The year 2004 was an unremarkable one in Bordeaux. The season was typical, marked by slow and at times uneven ripening, cooler temperatures, and a long harvest, and the wine—a connoisseur’s vintage—easily overlooked by drinkers who prefer the lush wines of California. Sitting between the two highly collectible years of 2003 and 2005 (plush, ripe, and powerful both), the seemingly austere and tannic 2004 received little attention and was left alone in the cellar.
I had the great pleasure of sitting down to taste through select vintages of Château Magdelaine and Château Bélair-Monage with Christian Moueix last fall. The two adjoining estates were merged after Bélair-Monange was acquired by J.P. Moueix, so we explored past vintages, the future of the newly renamed and reclassified property, and the insight of a man as renowned for his vast expertise (he was the winemaker at Pétrus for a time) as he is for his innovations in the world of winemaking.
Read more about the decision to bring these two properties in Saint-Emilion together in my most recent piece for The SOMM Journal.
I love older wines, those savory notes of earth, stewed fruits, honey, spice. But space is limited in my home, and I’ve yet to get into the good collector’s habit of buying wines by the case and slowly working my way through the bottles as they evolve. Instead, I hold on for dear life to the one or two bottles I have of a wine in a vintage, never quite sure of what occasion deserves them, and I count my lucky stars when I have the opportunity to taste wines others graciously open for me, as the experience is always memorable, however large or small the occasion: a 1934 Simi Cabernet to celebrate 150 years of uninterrupted production, a 40-year-old Kopke white port alongside the Douro on a trip to Portugal, a 1986 Latour popped the first time I tasted grass-fed beef from my aunt’s farm. Continue reading
I love flipping through old notebooks and stumbling upon notes that remind you of a meal, a bottle of wine, a low-key but happy memory. That’s what happened tonight when I was going through my look-alike pile of black Moleskines to see what I should include here, toss, or file away: a few hand-scribble recipes for Julia Child’s quiche au Roquefort and pâte brisée and bottle notes on the 1981 Chateau La Tour Figeac. A happy memory of visiting the family summer home of my dear friend Anna in Vermont’s Northeast Kingdom a few years ago. Continue reading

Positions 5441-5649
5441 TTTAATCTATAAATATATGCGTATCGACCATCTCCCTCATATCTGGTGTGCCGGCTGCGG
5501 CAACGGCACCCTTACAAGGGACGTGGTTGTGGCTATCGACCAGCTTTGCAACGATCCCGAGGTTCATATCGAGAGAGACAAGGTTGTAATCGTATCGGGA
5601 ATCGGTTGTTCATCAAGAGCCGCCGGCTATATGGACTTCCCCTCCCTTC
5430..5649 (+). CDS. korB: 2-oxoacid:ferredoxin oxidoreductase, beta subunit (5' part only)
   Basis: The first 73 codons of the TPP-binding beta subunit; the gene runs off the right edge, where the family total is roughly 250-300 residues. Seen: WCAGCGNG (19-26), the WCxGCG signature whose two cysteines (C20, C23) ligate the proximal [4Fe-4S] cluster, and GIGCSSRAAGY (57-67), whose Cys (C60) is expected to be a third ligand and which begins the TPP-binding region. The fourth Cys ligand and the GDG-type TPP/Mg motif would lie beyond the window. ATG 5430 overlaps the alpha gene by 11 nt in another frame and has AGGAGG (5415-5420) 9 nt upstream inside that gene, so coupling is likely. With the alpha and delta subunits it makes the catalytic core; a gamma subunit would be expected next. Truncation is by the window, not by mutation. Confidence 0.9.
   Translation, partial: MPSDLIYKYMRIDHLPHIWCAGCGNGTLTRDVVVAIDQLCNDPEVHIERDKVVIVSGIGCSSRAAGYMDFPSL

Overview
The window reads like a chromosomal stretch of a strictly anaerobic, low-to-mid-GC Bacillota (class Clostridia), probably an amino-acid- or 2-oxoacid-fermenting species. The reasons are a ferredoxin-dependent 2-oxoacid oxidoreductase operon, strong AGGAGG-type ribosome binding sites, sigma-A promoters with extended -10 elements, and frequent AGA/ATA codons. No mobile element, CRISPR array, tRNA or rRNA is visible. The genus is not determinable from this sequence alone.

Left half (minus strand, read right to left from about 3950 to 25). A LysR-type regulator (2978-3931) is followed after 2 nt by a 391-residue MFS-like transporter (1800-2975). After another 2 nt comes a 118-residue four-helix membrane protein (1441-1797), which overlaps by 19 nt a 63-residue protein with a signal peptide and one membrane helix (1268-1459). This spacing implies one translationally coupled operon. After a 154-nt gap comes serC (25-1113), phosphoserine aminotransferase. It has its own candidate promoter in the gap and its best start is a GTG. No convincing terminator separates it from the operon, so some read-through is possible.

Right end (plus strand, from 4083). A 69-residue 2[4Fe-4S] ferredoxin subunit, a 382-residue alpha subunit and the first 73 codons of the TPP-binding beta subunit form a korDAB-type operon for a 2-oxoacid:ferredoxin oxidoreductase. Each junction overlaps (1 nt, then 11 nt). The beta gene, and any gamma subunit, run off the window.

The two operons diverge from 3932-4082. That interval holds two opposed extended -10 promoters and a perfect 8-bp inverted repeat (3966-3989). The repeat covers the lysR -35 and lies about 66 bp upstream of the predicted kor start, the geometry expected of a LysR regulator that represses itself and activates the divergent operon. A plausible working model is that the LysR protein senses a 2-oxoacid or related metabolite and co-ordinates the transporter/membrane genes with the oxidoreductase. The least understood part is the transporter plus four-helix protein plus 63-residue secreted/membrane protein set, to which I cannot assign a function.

The last time I was together with both of my parents was in February, so I was excited that we were all able to be down at the beach for a few days. My little brother Scott was too busy turning 21 to join us, and what did he miss?
Aside from sea and marsh kayaking, fly-fishing on a motor boat that took us out to Cumberland Island, sea turtles, dolphins, and “The American,” he missed the opportunity to drink a wine as old as his big sister. And not just any 24-year-old wine. He missed a Latour.
Most likely, Scott does not realize what a momentous occasion this was, at least for me. This wine, along with a few others, had been sitting at my grandmother’s beach house for who knows how long, cooking in the south Georgia sun when no one was on the premises to turn on the air-conditioning. So opening the bottle was as much of a gamble as anything. There were, however, a few factors in our favor: the ullage was high (the level of wine was above the neck) and the bottle itself seemed to be in pretty good condition. And I’d texted Stevie to know if the ’86 was drinking. Her one-word response? “Drink.”
Boy were we well-rewarded. The liquid inside the bottle, a tawny color, neither smelt nor tasted of vinegar. Instead, it possessed the effect of tart, underripe blackberries — tight as the wine was first exposed to air in the decanter and in my glass — as well as notes of walnut dust, leather, and raisins. And it was immediately balanced, surprisingly so, as I’d read that many Bordeaux of that year were highly tannic. Then, the magic that I love about wine began to show itself. As we prepared dinner and let the wine breathe, it was suddenly rejuvenated: full of bright, ripe berry notes, and so incredibly smooth on the palette. No element of this wine overpowered another. I was utterly happy.
The Latour proved an excellent complement for my first taste of my aunt Emily’s grass-finished beef. Life is really good sometimes.